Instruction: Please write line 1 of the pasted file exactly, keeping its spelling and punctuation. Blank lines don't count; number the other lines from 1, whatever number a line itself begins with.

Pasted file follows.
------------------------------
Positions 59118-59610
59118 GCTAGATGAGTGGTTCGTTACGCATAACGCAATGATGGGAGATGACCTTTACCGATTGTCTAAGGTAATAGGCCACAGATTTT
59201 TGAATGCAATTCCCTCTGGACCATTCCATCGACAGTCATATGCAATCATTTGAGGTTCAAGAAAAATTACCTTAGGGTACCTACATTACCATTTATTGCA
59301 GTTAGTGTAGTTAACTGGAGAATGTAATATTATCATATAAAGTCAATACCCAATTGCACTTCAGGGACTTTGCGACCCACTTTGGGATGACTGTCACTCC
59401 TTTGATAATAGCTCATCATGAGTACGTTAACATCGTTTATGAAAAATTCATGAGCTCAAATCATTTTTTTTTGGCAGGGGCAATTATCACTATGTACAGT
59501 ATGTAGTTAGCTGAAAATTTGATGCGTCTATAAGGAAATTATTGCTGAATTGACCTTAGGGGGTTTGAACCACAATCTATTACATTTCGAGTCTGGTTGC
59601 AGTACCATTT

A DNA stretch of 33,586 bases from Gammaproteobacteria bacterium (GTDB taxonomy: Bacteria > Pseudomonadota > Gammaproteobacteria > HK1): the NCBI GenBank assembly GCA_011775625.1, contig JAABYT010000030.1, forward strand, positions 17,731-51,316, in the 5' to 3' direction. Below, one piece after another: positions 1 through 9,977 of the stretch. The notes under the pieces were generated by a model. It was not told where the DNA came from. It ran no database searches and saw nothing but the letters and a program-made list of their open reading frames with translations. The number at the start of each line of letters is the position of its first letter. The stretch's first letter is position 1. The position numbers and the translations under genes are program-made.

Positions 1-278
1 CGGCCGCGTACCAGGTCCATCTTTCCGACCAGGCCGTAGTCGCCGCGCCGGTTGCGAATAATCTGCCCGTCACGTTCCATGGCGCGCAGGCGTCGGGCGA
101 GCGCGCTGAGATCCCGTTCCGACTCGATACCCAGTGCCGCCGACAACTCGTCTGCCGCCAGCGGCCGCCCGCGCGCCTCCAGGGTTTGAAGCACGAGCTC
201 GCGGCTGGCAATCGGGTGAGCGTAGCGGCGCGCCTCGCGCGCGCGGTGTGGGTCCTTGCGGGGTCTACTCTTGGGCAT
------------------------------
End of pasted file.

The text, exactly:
Positions 59118-59610